Germany’s Scholz endures shocks throughout a challenging first year

The former finance minister was elected on a platform of maintaining Angela Merkel’s policies. Merkel was well admired by the public during her 16 years in power as chancellor. Russia’s invasion of Ukraine, however, has compelled him to rip up Germany’s post-war assumptions and chart new economic, defense, and geopolitical pathways for a country that values stability and predictability. “We never before had a government faced with such a rapidly worsening situation, when it comes to foreign and security policy, but also of course energy policy,” political scientist Ursula Muench told AFP. Scholz’s coalition of Social Democrats, Greens, and liberal FDP took government with the intention of enacting progressive climate policies and stringent budgetary controls. But as Moscow decreased its energy supplies in the wake of the war, Germany has forced to suspend its planned nuclear departure, reactivate mothballed coal power facilities while burning through a budgetary hole in a scrum for oil and gas to replace Russian supplies. Furthermore, Scholz made a historic pivot on defense, promising to re-arm Germany with a significant increase in military spending, marking a turning point for a country whose presence on the world stage was still influenced by memories of World War II. Considering the dramatic events of the year, “he performed very well,” said Nils Diederich, a political scientist at Berlin’s Free University.

Even if the first response was “amazing,” Rachel Rizzo, a senior fellow at the Europe Center of US think tank the Atlantic Council, cautioned that losing momentum was a risk. She told AFP: “I think not being able to fulfill defense and security commitments is a concern.” Germany is under pressure from Ukraine to contribute what it has to the fightback against Russia in addition to trying to replenish its own military supplies. At the same time that the treasury is under pressure to help absorb a price shock brought on by the oil crisis, defense spending is high. For the export behemoth to manage an economic shift away from reliance on cheap Russian energy or Chinese components and toward a diversified approach, significant investments are also necessary. Additionally, when a three-way coalition is in power, disputes that could destabilize the tenuous alliance are inevitably involved in finding solutions to problems. The minimum wage increases and changes to unemployment benefits are only two of the policies that Scholz’s administration has been able to put into action. But the chancellor’s popularity ratings have dropped as a result of the persistent nature of numerous problems. According to a survey by the Insa institute that was published on Sunday in the newspaper Bild, 64 percent of Germans are unhappy with Scholz’s government, up from 36 percent, and 58 percent are unhappy with Scholz himself.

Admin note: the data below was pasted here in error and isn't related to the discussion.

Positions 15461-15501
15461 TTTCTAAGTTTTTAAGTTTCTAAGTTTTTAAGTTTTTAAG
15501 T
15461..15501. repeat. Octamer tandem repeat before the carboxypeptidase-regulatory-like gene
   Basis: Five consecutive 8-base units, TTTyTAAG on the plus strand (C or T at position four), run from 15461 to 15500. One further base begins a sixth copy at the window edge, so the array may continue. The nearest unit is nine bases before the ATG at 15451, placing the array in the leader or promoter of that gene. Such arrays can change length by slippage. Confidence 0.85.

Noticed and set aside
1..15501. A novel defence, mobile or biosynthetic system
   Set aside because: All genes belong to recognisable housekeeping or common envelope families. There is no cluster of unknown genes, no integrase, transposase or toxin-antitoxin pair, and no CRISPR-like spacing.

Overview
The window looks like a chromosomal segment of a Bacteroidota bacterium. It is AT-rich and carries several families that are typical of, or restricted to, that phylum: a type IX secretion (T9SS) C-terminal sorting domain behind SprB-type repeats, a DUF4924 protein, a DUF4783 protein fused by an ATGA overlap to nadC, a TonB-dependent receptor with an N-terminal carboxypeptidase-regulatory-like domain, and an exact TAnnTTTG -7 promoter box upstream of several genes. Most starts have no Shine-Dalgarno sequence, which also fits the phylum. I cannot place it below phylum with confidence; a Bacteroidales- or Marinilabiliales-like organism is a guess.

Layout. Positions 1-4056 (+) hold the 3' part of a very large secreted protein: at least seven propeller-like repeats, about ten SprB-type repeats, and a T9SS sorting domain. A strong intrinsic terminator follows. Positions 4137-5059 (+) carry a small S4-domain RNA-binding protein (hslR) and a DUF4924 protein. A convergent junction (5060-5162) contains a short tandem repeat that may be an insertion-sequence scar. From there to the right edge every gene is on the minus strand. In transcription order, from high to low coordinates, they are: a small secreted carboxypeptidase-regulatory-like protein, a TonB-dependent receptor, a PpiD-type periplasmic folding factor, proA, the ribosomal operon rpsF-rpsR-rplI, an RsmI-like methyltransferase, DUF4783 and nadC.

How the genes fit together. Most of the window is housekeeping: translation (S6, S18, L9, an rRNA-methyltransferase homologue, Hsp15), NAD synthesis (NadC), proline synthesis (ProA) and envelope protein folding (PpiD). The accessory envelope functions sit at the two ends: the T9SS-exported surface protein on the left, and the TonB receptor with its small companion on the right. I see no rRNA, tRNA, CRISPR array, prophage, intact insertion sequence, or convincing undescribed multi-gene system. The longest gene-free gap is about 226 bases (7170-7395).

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Disagreements with partners abroad have also occurred in addition to domestic disputes. European Union partners said that Scholz should have concentrated on developing EU-wide measures rather than announcing a big 200-billion-euro ($207 billion) energy fund without first consulting them. The crucial relationship between Berlin and Paris has also become tense over matters ranging from the energy fund to German plans for the procurement of military hardware. Scholz has thus far failed to assume the role on the global stage, in contrast to Merkel, who at the time was largely regarded as the voice to be reckoned with in Europe. According to Eric Maurice of the Robert Schuman Foundation’s Brussels office, Merkel’s departure “has left a hole.” Scholz “is attempting to establish himself at the European level… He is still getting his bearings, and he lacks Merkel’s expertise. The fact that Scholz traveled to China as the first G7 leader since the outbreak began in November, accompanied by a team of German businessmen, furthered the perception that he was trying to “do it alone.” The chancellor was accused of adhering to the same mercantilist, trade-focused foreign policy as earlier German administrations, which ultimately left Berlin exposed while fostering prosperous commercial connections with autocratic Russia. Many of the unresolved issues will continue to ensnare Scholz as he enters his second year of employment. According to Sudha David-Wilp, head of the German Marshall Fund’s Berlin office, high energy prices will continue to be a significant issue, especially for German businesses who consume a lot of electricity. “The key problem for Scholz is to ensure German competitiveness because of the increase in energy costs, particularly for businesses like chemicals and steel manufacture,” she said. The energy fund “is only a temporary solution. When energy costs will return to pre-war levels is a mystery.

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